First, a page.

Fred and the county do what they can to promote recycling. For one thing, too much recyclable material – e.g., cardboard – in the trash containers means they fill up faster and need to be emptied more often, costing the county money. So, in addition to The Mall, under Fred’s watch the transfer site for a time had bins for recycling materials – cardboard, aluminum cans, etc. – but it quickly became apparent that they didn’t having the staffing resources to move those items from the transfer site to the county’s recycling center in downtown New Meadows. However, the transfer site does accept metal for recycling. Once every year, United Metals Recycling comes and picks up the metal, paying the county for the material. Those bringing metal to the site are directed to add it to an ever-growing pile behind the dumpsters. Fred feels a bit conflicted about how metal is handled. “The Adams County taxpayers pay to use this site through their property taxes. They then pay to dump their appliances. We then sell the metal. It’s like they’re paying three times.” When I ask Fred about a separate area of the site where a collection of old refrigerators/freezers and air conditioners hold court, he says that they charge $20 per appliance. He explained that they used to have a guy certified to remove the refrigerants (CFCs, or chlorofluorocarbons) the appliances contain; they paid him $25 per appliance to remove the antifreeze, making the rest of the appliance eligible for the metal recycling heap. Currently they don’t have anyone certified to do that task. Asked if, because of that, he’ll stop accepting appliances with CFCs, Fred quickly says no, because he fears that if he doesn’t take them, for some people the alternative is – sadly – dumping them in the forest.

The appliances with CFCs awaiting removal. Photo: McCall Digest.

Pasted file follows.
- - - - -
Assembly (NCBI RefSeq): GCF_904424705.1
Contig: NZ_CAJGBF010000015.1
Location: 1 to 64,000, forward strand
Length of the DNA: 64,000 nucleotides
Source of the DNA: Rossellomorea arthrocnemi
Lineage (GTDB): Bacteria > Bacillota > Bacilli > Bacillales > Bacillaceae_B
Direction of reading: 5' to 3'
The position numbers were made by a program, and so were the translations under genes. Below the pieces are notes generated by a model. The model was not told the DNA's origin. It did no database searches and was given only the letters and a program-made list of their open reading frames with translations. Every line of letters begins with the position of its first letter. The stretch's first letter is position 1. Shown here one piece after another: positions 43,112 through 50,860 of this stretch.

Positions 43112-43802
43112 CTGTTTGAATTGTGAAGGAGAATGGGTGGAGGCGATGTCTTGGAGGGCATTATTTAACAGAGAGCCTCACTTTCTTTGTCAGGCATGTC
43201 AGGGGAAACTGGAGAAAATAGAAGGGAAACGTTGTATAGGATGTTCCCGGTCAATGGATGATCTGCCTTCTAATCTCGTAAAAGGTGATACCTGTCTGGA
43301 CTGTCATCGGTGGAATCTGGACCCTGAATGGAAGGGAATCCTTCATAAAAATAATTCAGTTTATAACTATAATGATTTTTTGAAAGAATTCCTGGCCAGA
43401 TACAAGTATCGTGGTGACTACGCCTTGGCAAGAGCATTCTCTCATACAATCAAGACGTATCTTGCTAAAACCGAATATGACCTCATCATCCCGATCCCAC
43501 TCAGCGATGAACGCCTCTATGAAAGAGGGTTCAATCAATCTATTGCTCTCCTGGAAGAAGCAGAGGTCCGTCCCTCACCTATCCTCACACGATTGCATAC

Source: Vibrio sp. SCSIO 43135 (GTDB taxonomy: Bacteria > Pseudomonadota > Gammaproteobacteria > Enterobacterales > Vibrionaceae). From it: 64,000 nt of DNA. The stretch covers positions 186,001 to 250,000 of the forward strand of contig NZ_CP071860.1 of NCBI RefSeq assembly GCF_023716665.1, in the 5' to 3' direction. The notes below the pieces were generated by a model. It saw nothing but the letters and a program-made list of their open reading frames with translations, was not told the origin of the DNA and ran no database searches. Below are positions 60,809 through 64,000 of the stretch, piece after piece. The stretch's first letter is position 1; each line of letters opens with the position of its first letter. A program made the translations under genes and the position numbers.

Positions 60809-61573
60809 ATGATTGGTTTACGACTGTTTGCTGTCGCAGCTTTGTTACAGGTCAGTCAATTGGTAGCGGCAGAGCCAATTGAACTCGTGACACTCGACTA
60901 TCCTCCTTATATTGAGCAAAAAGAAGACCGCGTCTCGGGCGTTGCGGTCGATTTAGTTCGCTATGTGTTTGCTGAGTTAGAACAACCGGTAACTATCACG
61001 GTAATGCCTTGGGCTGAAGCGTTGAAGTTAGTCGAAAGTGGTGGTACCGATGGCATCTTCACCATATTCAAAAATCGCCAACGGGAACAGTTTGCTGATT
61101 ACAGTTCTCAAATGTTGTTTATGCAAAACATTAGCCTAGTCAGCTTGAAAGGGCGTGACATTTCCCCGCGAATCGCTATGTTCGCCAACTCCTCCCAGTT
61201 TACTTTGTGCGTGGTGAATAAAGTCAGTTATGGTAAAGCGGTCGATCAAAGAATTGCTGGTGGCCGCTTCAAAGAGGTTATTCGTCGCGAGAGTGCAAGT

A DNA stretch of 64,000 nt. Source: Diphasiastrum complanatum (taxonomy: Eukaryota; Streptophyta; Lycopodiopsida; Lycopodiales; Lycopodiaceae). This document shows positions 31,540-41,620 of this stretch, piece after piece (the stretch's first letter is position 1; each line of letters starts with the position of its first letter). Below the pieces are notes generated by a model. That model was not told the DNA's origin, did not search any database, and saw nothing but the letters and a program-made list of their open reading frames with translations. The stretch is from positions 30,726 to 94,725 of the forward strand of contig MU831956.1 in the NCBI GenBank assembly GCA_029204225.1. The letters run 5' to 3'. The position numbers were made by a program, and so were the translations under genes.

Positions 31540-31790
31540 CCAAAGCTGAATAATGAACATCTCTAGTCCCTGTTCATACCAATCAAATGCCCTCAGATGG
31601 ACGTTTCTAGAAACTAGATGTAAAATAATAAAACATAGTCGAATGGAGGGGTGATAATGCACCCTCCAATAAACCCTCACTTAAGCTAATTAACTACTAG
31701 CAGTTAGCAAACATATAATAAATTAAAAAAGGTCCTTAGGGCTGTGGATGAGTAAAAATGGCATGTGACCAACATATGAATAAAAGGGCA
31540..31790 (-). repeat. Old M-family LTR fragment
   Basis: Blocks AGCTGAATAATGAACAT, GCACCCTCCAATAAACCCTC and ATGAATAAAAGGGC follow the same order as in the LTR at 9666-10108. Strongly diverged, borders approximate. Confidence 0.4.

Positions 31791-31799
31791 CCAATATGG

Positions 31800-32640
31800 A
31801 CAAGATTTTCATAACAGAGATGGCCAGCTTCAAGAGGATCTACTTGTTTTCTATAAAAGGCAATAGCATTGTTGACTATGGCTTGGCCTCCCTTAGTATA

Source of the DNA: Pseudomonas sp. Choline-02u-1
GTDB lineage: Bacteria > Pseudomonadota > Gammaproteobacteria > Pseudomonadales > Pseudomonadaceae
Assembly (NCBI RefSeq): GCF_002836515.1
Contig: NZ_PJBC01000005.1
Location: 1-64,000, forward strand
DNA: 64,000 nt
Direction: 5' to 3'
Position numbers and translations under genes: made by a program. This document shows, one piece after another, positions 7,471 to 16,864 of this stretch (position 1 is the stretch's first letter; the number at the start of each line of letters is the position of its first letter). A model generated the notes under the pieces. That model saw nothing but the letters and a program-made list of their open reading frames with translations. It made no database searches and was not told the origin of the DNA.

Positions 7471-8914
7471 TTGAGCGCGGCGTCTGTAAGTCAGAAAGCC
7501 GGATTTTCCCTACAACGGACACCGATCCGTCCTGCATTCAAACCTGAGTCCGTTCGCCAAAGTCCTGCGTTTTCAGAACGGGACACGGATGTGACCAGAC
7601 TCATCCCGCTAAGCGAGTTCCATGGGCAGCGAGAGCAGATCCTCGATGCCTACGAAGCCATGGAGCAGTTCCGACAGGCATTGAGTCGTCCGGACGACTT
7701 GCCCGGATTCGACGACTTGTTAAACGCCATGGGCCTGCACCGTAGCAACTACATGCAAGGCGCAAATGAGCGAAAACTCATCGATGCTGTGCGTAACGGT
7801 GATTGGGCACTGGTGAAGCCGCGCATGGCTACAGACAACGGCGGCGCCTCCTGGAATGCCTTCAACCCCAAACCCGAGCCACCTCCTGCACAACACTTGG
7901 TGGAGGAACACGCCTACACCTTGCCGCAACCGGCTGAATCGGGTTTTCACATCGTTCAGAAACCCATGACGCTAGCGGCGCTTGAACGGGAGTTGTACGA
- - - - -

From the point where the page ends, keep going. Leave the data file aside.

There are other items that require payment of a fee before Fred can accept them, for example, automotive batteries, oversize tires, large appliances (even without antifreeze), large pieces of furniture such as sofas, mattresses and box springs, and demolition waste.

Those currently utilizing the transfer site can attest to its neatness and lack of odor. By having containers emptied frequently Fred keeps odor to a minimum. This is true even in hunting season. “We used to tell hunters no, they couldn’t bring animal carcasses here, but we found out that where they were told to take them was illegal,” he explains. “We don’t accept road kill, or farm/ranch animals that have died, but we will take hunting carcasses. We don’t get too many.” Wondering whether animal carcasses in the dumpsters and the odor they create might attract scavengers, Fred says, “I’ve only had one bear in five years. I saw his tracks in a fresh dusting of snow. I saw they led into the dumpster, so I got into my truck and drove up to it to check. The dumpster had been empty, except for an elk carcass. He managed to get in and drag the carcass out.” Fred is justifiably proud of the fact that there’s little odor at the site these days, and if one of the containers does start smelling too bad, he’ll get rid of it immediately.

Good Management, Good User Experience   Fred’s happy in his position as manager of the transfer site. It provides decent pay, good benefits, and year-round employment. “This is one of the best jobs I’ve had,” he says, his past employment includes the Forest Service, eight years at C & M Lumber, ranching, odds-and-ends jobs, and a short stint at the McCall transfer site. “It’s different every day,” he adds, explaining some of the appeal. “The people stay the same, but the challenges change. I don’t enjoy enforcing the rules, but most people are friendly. Every Christmas, two guys each give me a 30-pack of beer which I use when I go fishing on the Salmon in February.” Fred admits that having good equipment – like a backhoe – would make the job even better. “I look out and see a mess,” he confesses. “It’s organized clutter, now.”

Fred wishes he didn’t have to spend as much time tracking people in and out, and could instead address the clutter. But those of us who have been regular customers of the New Meadows Transfer Site over the years appreciate the work Fred has done minimizing and organizing the clutter, making our trips to the site better with each improvement.

About the author

Rebecca Wallick

Rebecca is a freelance writer and publisher living near McCall, Idaho. A Seattle native and recovering attorney, she much prefers the quiet, slow pace, and distinct seasons of the West Central Mountains, enjoying the skiing, hiking and running opportunities provided by the nearby Payette National Forest. Rebecca is a Contributing Editor with Bark magazine, and the author of Growing Up Boeing: The Early Jet Age Through the Eyes of a Test Pilot’s Daughter (Feb 2014).